New device can turn potent disinfectants into breathable mist

2 August 2018 (Last Updated August 2nd, 2018 14:46)

Researchers at the University of California, San Diego (UC San Diego) have developed a new device that can convert powerful disinfectants into a breathable mist, which can in turn help in preventing hospital-acquired infections.

New device can turn potent disinfectants into breathable mist
A computer-generated rendering of the device. Credit: Regents of the University of California.

Researchers at the University of California, San Diego (UC San Diego) have developed a new device that can convert powerful disinfectants into a breathable mist, which can in turn help in preventing hospital-acquired infections.

The device is said to work with various disinfectants that were not atomised before, including triethylene glycol (TEG).

It could atomise disinfectants onto environmental surfaces that are contaminated with bacteria.

The device was observed to have effectively removed 100% of bacteria associated with common hospital-acquired infections.

“The researchers believe that the new technology may have additional applications, including the delivery of a new class of drugs through inhalers. They aim to make injectable therapies inhalable.”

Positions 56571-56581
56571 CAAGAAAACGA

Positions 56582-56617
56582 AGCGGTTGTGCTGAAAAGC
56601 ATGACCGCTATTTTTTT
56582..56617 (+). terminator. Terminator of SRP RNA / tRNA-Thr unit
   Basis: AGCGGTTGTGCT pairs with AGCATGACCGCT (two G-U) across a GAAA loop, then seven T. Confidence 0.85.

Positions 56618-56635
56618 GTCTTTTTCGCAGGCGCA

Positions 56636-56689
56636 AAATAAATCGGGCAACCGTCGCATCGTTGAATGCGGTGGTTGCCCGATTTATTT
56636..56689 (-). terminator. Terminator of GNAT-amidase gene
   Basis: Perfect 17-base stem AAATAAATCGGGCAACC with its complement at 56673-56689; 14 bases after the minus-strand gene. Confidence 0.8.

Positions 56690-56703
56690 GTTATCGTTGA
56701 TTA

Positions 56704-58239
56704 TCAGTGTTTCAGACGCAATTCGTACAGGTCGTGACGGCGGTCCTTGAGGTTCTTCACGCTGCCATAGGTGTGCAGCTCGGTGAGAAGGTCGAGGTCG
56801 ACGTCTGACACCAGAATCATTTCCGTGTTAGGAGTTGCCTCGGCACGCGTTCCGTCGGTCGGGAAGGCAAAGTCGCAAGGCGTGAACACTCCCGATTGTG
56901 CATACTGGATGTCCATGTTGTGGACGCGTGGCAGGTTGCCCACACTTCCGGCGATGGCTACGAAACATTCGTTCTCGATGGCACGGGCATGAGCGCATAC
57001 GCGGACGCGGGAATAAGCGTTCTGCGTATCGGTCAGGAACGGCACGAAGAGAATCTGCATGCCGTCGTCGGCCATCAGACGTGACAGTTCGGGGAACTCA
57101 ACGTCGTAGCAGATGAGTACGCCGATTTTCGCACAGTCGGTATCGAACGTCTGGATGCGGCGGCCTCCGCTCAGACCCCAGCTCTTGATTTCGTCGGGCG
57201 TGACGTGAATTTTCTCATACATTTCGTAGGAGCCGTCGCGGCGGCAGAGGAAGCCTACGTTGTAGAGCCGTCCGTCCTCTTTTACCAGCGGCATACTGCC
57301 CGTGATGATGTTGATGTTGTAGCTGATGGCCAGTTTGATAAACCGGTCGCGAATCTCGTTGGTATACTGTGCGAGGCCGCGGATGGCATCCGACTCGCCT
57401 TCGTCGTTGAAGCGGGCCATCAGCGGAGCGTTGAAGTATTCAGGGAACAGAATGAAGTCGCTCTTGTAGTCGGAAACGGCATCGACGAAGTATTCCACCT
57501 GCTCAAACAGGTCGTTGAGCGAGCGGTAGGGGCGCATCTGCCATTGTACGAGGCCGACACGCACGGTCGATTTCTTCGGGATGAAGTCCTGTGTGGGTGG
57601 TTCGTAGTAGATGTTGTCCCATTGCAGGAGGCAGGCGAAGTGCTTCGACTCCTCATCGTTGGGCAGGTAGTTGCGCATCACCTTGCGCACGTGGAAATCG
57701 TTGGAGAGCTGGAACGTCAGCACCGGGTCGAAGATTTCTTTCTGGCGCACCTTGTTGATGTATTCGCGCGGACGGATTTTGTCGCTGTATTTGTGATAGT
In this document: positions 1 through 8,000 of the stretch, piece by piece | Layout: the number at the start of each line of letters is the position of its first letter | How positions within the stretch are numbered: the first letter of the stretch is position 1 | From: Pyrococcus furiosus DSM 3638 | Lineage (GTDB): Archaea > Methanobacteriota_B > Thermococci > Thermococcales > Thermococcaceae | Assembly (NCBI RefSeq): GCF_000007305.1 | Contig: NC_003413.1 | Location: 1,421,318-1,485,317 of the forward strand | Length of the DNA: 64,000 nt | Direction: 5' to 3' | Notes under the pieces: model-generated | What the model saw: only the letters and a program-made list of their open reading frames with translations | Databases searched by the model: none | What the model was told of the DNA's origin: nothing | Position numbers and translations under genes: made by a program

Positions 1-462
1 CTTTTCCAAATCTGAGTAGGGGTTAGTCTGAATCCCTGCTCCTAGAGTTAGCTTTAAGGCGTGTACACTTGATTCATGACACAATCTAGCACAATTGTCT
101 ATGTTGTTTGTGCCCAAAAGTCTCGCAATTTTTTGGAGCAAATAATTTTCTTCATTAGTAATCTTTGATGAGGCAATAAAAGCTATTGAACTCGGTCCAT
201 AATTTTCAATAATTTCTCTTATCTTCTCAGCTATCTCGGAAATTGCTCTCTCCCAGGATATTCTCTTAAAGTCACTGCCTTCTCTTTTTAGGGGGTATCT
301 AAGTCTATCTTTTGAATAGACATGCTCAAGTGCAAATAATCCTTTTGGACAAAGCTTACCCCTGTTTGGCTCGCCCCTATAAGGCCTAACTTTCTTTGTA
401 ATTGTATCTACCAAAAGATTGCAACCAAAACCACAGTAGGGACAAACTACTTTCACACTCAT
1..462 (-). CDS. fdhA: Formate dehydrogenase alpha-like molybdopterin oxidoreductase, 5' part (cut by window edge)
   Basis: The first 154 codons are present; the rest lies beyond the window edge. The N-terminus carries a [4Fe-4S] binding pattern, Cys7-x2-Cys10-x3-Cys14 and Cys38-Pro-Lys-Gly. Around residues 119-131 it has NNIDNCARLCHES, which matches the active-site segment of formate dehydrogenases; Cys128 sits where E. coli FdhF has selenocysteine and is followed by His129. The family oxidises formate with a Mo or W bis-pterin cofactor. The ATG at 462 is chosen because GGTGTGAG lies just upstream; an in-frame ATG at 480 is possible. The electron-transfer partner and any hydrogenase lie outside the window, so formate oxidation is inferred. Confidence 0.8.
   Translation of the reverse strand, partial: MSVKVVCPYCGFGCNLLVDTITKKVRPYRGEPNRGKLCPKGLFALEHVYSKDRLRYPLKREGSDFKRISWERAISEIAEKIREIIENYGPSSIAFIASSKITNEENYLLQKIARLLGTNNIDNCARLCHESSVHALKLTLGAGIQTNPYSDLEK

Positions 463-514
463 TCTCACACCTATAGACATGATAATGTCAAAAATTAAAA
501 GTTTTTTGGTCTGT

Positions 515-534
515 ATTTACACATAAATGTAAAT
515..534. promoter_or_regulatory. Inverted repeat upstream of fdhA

Furthermore, atomised bleach solution of ethanol and TEG was found to eliminate highly multi-drug resistant bacteria strains such as K. pneumoniae. However, it failed to destroy methicillin-resistant Staphylococcus aureus (MRSA).

UC San Diego physician-scientist Monika Kumaraswamy said: “Cleaning and disinfecting environmental surfaces in healthcare facilities is a critical infection prevention and control practice. This device will make it much easier to keep hospital rooms clean.”

The researchers believe that the new technology may have additional applications, including the delivery of a new class of drugs through inhalers. They aim to make injectable therapies inhalable.

Off-the-shelf smartphone components that generate acoustic waves were used to create the device. The team generated sound waves at high frequencies to develop fluid capillary waves that emit droplets and generate mist.

Existing mechanical approaches to atomise fluids are said to pose certain challenges such as the breakdown of active ingredients, and the new device is said to address such drawbacks.

The team is currently working on the development of an updated prototype for hospital use, with potential for application in airports, aeroplanes and other public transportation in flu season.